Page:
Edge computing is becoming the norm in Oil and Gas due to several factors, specifically the fact that most oil fields are in remote locations. This simple fact makes it much more desirable to move as much analytics to the edge as possible. Connectivity can be spotty and downright untrustworthy, so the options are minimal.
As previously mentioned, edge computing allows for continuous monitoring in real time, as well as, running analytics closest to the asset (equipment, person, etc.) without any latency that would result with communicating back to the cloud. Oil and gas companies, like many other industries, are now positioned to identify and respond to precarious issues immediately. As a result operations are improved; perhaps from increased uptime and/or optimized operations, as well as, safety.
The following are use cases that are currently being developed, and taken from a white paper that was published by Deloitte Consulting (Digital Transformation Initiative
Oil and Gas Industry):
Schlumberger is piloting the use of wearables based on Google Glass to improve the safety and productivity of
its field employees. The company has partnered with Parsable to create customized smart glasses that provide real-time information to workers. The solution will be part of a workflow management tool for oilfield workers, and will convey real-time metrics about worker performance
to management. The glasses provide information on live gauge readings, inspection and safety checklists, inventory checks and step-by-step procedure videos. They also help management optimize workflow by logging the time taken for each step as soon as it is completed. The glasses can help workers save time on routine tasks, such as completing checklists in the field.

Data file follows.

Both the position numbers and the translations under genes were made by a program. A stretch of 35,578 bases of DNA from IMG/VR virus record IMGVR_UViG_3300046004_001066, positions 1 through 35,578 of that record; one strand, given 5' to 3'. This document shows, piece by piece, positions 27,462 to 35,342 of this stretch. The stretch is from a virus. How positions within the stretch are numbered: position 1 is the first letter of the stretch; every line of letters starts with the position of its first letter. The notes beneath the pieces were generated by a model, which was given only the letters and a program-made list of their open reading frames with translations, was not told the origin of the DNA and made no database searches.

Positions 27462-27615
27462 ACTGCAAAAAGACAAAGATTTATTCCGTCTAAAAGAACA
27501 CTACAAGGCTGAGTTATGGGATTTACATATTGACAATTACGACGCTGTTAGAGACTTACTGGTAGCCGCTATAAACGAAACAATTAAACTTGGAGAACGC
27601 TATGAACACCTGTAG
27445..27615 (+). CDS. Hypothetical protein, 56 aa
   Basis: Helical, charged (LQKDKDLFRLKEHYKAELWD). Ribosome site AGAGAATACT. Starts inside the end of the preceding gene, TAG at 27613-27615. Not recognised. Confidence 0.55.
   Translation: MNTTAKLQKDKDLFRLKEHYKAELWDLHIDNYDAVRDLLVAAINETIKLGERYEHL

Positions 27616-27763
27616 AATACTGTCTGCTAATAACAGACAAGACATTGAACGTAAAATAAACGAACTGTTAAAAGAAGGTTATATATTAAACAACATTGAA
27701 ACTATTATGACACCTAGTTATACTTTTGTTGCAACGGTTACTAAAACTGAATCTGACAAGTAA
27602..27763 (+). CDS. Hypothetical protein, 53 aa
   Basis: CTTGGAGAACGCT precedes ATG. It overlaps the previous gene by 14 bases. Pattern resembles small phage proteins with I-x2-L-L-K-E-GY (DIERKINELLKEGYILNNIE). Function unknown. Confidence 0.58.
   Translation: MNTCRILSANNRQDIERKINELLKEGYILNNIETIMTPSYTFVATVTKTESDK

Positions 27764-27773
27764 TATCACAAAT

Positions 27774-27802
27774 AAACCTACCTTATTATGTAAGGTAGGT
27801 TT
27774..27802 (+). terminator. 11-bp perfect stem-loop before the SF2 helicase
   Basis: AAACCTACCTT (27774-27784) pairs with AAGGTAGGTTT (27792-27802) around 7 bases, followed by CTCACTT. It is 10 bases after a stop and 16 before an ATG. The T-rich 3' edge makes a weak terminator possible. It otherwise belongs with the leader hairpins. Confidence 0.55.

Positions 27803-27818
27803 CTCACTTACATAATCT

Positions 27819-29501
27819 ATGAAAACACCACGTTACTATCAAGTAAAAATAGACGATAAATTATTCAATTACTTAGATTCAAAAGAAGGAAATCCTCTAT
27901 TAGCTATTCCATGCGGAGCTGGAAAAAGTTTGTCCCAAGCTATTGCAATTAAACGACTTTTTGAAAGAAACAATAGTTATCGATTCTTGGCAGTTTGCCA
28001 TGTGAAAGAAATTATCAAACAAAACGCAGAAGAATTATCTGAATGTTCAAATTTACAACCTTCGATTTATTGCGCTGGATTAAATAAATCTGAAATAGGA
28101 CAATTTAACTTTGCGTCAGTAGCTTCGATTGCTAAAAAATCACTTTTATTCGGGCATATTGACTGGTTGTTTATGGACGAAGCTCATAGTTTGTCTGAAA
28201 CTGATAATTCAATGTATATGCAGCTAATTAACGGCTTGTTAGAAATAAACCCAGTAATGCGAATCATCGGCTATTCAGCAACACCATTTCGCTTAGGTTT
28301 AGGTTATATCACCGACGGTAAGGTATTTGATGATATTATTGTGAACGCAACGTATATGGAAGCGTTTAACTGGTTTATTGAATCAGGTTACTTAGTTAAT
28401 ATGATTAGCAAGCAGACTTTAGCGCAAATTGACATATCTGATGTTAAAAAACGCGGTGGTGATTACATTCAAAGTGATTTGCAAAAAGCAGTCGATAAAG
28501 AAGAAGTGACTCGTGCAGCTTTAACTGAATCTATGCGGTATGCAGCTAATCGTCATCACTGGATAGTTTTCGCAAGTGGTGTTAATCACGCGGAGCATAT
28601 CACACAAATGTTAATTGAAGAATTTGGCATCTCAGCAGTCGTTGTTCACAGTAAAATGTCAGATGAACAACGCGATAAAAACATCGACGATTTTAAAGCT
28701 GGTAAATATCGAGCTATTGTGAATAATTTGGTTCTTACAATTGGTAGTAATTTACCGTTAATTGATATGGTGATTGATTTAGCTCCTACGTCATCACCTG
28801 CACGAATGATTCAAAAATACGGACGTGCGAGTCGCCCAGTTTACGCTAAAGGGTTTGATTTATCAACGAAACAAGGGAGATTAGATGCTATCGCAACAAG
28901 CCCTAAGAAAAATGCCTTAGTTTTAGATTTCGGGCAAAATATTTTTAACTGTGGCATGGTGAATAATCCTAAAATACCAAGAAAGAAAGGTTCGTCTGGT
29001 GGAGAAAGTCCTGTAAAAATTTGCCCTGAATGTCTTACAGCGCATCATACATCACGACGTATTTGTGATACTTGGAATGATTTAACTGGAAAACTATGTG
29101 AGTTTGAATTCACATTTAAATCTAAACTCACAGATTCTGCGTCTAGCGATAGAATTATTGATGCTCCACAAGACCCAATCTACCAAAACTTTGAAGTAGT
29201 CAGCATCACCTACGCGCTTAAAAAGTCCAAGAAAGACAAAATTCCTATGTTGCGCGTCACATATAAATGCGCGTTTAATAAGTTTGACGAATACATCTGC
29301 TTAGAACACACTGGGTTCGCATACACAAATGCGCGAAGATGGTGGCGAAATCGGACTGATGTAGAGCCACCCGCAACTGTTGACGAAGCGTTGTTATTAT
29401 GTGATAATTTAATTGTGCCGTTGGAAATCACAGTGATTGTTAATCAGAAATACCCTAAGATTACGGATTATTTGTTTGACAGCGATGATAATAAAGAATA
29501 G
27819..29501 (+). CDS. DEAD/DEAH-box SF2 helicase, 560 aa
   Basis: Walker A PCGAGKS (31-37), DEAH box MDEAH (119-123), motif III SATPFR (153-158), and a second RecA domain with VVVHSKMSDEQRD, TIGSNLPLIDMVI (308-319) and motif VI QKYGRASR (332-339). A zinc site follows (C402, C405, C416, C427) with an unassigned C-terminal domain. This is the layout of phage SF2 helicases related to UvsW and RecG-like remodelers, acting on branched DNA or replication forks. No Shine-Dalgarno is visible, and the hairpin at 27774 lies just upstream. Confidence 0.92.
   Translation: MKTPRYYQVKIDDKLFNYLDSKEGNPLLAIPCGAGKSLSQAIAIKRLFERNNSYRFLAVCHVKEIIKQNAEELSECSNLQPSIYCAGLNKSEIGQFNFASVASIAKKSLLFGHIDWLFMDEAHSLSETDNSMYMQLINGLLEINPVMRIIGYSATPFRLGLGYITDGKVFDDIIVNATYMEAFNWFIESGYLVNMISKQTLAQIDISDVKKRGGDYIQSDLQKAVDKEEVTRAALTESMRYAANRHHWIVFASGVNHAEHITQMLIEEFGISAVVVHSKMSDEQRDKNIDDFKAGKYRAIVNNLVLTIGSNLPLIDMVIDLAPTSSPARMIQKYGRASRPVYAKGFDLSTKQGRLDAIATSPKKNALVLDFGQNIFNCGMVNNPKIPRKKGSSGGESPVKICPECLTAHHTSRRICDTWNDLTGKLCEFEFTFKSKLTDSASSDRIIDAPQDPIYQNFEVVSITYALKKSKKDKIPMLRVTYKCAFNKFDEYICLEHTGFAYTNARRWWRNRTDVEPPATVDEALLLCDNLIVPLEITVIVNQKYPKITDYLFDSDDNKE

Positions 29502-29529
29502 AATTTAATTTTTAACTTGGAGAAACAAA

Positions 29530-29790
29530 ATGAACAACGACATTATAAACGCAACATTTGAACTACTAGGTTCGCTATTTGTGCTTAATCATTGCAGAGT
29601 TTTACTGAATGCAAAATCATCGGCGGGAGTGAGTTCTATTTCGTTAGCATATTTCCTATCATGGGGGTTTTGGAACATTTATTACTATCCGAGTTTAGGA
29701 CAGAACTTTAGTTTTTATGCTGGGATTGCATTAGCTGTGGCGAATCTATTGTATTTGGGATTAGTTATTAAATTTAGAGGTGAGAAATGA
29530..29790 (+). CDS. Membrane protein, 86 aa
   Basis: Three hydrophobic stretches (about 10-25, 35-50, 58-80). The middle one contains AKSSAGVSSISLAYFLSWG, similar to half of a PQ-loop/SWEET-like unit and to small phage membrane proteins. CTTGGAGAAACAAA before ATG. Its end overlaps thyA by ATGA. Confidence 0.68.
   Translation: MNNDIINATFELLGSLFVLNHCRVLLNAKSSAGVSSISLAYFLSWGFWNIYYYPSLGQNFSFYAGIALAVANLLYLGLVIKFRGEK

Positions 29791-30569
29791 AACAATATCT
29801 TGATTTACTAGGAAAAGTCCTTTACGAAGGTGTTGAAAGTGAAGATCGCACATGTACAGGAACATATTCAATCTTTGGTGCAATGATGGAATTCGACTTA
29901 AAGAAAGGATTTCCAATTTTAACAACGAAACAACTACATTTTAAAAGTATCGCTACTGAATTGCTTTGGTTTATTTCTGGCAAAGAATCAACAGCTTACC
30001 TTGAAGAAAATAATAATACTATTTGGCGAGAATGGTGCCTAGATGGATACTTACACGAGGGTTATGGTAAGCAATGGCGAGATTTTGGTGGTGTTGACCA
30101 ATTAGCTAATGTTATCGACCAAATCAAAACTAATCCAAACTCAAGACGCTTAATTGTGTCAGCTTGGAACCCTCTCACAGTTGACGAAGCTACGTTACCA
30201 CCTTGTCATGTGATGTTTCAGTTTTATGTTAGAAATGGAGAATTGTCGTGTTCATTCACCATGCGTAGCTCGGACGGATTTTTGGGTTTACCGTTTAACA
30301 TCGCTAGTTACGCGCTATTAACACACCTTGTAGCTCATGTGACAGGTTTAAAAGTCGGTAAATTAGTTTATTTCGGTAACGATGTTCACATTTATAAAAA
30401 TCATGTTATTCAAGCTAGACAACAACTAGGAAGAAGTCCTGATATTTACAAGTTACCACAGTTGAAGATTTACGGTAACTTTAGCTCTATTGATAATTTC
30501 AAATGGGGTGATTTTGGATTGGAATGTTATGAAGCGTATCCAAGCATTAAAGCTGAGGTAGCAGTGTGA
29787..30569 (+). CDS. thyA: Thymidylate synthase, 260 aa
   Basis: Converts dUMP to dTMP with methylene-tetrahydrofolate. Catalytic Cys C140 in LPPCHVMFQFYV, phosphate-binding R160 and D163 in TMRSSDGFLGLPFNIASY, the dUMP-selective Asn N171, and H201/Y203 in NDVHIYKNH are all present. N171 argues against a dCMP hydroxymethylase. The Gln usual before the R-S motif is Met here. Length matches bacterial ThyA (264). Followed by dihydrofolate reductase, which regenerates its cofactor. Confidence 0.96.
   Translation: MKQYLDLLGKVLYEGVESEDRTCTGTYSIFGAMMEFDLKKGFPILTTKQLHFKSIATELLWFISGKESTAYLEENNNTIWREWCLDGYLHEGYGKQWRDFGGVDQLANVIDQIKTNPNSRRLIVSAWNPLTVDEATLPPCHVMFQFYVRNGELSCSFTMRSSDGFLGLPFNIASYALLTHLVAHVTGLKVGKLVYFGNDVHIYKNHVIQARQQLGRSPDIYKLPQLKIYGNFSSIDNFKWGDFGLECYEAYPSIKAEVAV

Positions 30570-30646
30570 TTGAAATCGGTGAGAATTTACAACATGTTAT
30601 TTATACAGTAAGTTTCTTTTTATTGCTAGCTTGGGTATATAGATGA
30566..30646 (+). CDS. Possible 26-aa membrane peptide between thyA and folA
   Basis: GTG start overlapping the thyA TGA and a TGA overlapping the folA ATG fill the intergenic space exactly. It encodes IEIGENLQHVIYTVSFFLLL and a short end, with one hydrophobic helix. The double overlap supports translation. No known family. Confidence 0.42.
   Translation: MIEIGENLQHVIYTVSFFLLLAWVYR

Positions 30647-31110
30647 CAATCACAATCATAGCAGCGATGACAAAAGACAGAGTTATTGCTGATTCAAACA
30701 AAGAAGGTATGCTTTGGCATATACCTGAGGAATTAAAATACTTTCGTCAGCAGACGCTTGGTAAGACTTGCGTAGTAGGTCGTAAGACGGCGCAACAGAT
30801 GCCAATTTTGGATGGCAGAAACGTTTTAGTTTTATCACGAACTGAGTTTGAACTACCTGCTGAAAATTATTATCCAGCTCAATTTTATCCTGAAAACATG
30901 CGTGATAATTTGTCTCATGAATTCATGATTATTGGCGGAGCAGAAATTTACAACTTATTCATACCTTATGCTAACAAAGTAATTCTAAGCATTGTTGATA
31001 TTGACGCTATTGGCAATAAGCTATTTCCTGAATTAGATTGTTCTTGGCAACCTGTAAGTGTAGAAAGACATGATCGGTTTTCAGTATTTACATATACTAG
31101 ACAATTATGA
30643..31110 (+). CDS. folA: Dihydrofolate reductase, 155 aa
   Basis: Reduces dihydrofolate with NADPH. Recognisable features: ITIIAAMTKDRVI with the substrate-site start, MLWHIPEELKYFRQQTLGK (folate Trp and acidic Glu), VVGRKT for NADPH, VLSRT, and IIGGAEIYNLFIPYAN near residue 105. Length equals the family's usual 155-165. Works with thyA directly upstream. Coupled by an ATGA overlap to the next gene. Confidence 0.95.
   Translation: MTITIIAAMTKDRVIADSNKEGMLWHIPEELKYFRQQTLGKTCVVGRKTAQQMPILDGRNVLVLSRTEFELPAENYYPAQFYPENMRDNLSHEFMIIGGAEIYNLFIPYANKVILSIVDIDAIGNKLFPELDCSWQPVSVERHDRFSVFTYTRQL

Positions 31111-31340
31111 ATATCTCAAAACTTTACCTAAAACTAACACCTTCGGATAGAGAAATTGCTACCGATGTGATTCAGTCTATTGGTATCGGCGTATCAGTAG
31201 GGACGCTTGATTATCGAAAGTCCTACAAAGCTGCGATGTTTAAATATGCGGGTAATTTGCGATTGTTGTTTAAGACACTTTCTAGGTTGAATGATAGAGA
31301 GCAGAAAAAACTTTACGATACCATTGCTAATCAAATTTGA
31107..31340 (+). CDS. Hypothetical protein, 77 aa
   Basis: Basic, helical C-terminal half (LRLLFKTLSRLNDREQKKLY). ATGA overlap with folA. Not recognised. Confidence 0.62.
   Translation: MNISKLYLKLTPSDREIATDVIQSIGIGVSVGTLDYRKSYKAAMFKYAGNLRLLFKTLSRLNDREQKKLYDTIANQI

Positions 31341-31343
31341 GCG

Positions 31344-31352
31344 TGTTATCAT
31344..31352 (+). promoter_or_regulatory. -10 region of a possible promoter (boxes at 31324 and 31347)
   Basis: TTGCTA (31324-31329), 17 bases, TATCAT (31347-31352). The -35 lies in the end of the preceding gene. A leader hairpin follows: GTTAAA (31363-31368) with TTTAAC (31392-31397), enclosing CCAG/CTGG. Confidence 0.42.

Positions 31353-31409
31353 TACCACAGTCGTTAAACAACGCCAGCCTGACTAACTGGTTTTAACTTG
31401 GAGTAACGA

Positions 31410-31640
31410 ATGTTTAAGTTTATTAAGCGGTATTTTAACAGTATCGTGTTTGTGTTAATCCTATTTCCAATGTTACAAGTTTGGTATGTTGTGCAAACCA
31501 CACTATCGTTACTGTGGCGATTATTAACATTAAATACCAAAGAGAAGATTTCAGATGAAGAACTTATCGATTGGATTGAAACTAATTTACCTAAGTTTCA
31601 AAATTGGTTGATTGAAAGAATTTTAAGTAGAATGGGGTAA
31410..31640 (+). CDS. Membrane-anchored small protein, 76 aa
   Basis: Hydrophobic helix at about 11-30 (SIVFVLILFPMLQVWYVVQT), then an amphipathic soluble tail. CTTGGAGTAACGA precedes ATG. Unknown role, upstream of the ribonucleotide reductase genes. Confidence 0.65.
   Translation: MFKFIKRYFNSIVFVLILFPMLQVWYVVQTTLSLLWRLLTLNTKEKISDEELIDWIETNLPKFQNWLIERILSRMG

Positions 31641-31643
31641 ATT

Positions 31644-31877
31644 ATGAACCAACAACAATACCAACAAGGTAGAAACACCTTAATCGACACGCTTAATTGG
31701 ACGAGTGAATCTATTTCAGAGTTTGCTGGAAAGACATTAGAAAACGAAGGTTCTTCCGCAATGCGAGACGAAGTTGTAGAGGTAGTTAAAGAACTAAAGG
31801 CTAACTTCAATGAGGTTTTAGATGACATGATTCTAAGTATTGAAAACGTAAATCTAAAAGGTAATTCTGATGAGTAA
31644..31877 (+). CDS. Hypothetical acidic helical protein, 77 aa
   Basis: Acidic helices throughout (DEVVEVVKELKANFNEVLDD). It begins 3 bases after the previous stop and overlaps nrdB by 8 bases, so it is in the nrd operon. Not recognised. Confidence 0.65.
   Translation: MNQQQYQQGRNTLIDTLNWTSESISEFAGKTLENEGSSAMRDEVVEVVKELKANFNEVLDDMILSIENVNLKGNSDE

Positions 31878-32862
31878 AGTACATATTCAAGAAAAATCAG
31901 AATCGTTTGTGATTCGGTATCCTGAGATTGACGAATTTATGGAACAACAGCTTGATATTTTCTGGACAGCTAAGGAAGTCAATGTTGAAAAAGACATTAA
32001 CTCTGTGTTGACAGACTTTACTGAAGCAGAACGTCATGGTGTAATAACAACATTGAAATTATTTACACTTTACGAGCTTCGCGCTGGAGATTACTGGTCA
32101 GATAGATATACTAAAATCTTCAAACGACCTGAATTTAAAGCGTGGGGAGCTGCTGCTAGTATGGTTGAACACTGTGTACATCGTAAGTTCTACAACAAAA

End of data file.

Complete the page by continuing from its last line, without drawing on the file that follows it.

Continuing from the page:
To improve safety, Shell provides its fieldworkers with industrial mobility tools. It has created multiple “personas” of the connected worker, which are used to customize the tools to an employee’s role. These tools help ensure that workers are properly trained and have access to the right information at the right time, boosting their confidence to operate in the field. Shell has partnered with Petroleum Development Oman and collaborated in the bigger ecosystem to build an industrial mobility platform, which has made fieldworkers 20% more efficient.
An Example Serverless Solutions is working on involves security at a site.
For a central tank battery, a client has had issues with illegal dumping. At these remote sites, this situation can go unnoticed until someone visits the site. This creates perception issues as well as has ramifications for fines. We are working to deploy object detection to cameras (edge devices) that have trained models to detect when something of interest has happened. These edge devices are necessary because of limited connectivity and because we want to capture specific things like license plates when an interesting event occurs.
Monitoring assets in the field for equipment failure, more specifically, predicting failure or immediately identifying something is about to fail is another use case that is worth diving into further. Drone technology is another facet of edge computing or at least a subset. Assume that you build machine-learning models in the cloud to do structural analysis on a pipeline. Those models are pushed down to the drone, and as the drone flies across miles of pipeline it can make an immediate decision on whether or not a pipeline is faulty and somebody should take a closer look. The drone could save a timestamp, lat/lon and expected failure type. Once the drone was docked or in an area it has connectivity it could send the information to a work order system for immediate response. The time and money it would save for the operations and maintenance teams would be extensive.
There are numerous scenarios in oil and gas that can take advantage of edge computing and we are just scratching the surface with this exciting capability.
Contact us to talk about how we can solve your edge computing challenges together.